3. February 11, 2015 at 7:02 am
    • Nabber
      February 11, 2015 at 9:15 am
      The number of gross misrepresentations and outright lies in one article is staggering…
      • February 11, 2015 at 9:44 am
      • February 11, 2015 at 11:26 am
        I have to agree with Nabber. There are certainly valid points in this article, but seeded among them are weeds of misdirection. It damages the overall credibility. It would appear both sides of the debate have a tendency toward “piling on”.
        • February 11, 2015 at 11:57 am
        • February 11, 2015 at 12:03 pm
          I wonder what Kim Kardashian thinks of the Shroud?(can’t wait to see what CB finds for this one).
        • February 11, 2015 at 12:28 pm
        • February 11, 2015 at 12:41 pm
          My expectations were exceeded! Though I suspect Max may not be the only one to soon be put on a short leash around here.
        • February 11, 2015 at 12:55 pm
  4. piero
    February 11, 2015 at 9:23 am
    and there is “the other side of the moon” under the address:
  5. piero
    February 11, 2015 at 9:38 am
    Under the address:
    the Italian words =
    Quali sono le motivazioni per cui molti, nel dibattito sulla Sindone di Torino, si schierano in favore dell’autenticità del Telo? Molti sindonologi – non solo cattolici, ma anche ebrei, atei, agnostici e cristiani di differenti chiese – sono convinti dell’autenticità del Telo che la tradizione venera come lenzuolo funerario di Gesù. Nel corso della realizzazione di questo speciale dedicato alla Sacra Sindone, in vista dell’ostensione di aprile, ci siamo confrontati, tra gli altri, con Giuseppe Baldacchini, fisico dell’ENEA di Frascati (Roma), Emanuela Marinelli, docente di Scienze Naturali, e Domenico Repice, teologo (che per il nostro Speciale hanno realizzato alcuni servizi che saranno pubblicati nelle prossime settimane). Abbiamo così estratto una sintesi delle ‘ragioni del sì’ all’autenticità della Sindone. … … …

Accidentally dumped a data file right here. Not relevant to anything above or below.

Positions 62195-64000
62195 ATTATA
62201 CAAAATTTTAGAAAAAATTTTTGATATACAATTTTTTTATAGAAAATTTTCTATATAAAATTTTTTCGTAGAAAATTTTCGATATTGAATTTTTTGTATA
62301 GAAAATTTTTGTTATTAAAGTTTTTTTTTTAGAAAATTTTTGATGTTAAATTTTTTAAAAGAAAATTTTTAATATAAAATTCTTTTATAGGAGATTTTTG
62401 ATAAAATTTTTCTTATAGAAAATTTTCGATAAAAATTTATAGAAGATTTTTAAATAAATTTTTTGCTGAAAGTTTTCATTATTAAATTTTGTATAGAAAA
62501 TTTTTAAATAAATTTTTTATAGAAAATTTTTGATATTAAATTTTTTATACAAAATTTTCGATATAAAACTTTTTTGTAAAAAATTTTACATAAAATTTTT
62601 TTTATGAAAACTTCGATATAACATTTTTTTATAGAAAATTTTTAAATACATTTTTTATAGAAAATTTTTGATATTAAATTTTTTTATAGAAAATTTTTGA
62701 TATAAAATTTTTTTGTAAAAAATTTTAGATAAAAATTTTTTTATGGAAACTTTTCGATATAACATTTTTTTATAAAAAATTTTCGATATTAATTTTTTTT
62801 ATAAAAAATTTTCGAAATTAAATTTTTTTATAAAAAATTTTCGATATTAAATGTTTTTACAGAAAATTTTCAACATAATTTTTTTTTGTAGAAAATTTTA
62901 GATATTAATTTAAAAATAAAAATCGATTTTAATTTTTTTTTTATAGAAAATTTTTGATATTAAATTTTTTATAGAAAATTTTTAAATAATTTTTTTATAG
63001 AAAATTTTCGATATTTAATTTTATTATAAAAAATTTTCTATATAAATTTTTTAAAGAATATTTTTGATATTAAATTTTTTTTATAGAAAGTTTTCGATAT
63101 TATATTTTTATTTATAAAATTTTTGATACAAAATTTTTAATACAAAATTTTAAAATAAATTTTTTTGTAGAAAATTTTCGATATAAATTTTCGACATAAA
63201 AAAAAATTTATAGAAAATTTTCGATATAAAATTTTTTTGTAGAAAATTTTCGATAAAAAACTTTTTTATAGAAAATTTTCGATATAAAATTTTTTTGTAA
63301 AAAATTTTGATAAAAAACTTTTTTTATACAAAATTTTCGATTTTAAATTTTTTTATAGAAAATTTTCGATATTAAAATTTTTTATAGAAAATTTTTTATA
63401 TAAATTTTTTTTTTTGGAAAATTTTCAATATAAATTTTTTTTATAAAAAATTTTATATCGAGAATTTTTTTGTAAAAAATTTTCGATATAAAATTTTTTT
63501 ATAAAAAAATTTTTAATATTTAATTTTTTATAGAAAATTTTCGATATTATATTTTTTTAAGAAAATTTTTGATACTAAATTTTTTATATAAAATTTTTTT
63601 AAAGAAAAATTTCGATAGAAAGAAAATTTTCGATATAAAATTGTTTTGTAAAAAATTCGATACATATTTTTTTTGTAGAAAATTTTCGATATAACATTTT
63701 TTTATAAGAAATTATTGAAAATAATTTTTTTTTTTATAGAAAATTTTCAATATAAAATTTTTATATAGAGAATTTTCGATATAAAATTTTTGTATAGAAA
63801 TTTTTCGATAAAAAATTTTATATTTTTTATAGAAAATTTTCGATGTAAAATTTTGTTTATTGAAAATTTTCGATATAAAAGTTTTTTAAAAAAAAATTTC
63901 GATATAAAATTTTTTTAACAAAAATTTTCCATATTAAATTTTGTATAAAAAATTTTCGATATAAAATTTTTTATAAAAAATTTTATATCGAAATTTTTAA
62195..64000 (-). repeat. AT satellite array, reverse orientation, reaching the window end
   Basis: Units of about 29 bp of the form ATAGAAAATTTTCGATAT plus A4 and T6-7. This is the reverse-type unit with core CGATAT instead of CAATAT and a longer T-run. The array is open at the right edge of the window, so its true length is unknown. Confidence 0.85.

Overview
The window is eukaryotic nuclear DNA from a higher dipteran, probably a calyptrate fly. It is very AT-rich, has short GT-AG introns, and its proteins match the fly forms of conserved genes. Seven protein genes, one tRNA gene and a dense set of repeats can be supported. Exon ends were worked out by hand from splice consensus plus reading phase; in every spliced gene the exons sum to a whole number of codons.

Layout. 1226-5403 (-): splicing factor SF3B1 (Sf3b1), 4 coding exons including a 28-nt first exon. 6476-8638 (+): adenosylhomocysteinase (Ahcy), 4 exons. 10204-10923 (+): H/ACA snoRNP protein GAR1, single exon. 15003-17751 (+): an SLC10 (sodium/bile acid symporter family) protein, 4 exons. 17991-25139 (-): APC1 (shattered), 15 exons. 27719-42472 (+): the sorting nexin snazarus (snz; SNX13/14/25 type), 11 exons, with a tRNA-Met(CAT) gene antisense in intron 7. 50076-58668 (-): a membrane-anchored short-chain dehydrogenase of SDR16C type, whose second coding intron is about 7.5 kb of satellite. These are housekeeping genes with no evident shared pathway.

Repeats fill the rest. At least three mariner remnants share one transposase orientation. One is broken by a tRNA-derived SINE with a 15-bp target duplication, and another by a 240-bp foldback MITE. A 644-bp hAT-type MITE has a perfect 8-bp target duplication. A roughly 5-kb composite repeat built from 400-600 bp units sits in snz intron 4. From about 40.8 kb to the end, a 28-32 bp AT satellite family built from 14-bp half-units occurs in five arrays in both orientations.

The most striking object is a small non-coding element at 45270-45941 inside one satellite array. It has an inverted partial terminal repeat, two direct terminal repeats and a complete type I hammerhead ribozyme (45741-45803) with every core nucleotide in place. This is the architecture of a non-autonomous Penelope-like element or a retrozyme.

and here the rough translation:
    >What are the reasons why many in the debate on the Shroud of Turin, are lined up in favor of the authenticity of the Shroud? Many sindonologists – not only Catholics, but also Jews, atheists, agnostics and Christians from different churches – are convinced of the authenticity of the Shroud that tradition reveres as burial cloth of Jesus. During the making of this special issue dedicated to the Holy Shroud, in view the exposition of April, we discussed, among others, with Giuseppe Canopies, physical ENEA Frascati (Rome), Emanuela Marinelli, Professor of Natural Sciences, and Domenico Repice, theologian (that for our Special realized some services that will be published in the coming weeks).
    So we extracted a summary of the ‘reasons’ yes’ to the authenticity of the Shroud… … …
    • PHPL
      February 12, 2015 at 7:01 am
      “Many sindonologists – not only Catholics, but also Jews, atheists, agnostics and Christians from different churches – are convinced of the authenticity of the Shroud that tradition reveres as burial cloth of Jesus.”
      How can an atheist be convinced of the authenticity of the Shroud ?
  6. piero
    February 11, 2015 at 9:43 am
    >Giuseppe Baldacchini, retired researcher in physics at ENEA
    and not :
    >Giuseppe Canopies, physical ENEA
    — — — — —
    Other informations under the address:
    Dr. Giuseppe Baldacchini
    Born in 1941…
    … … Working in ENEA since 1967, presently chief of the “Lasers and Accelerators” Section of “Innovation” Department. Formerly associated researcher at Univ. of California, Berkeley (1972) and at Univ. of Utah, Salt Lake City (1976-77). He contributed with more than 110 papers to physical journals in the fields of cryogenics, molecular spectroscopy and solid state physics. Awarded with the “S. Panizza” prize for outstanding contributions in Physics by the Italian Physical Society. …
  7. piero
    February 11, 2015 at 10:21 am
    Here an italian key-phrase: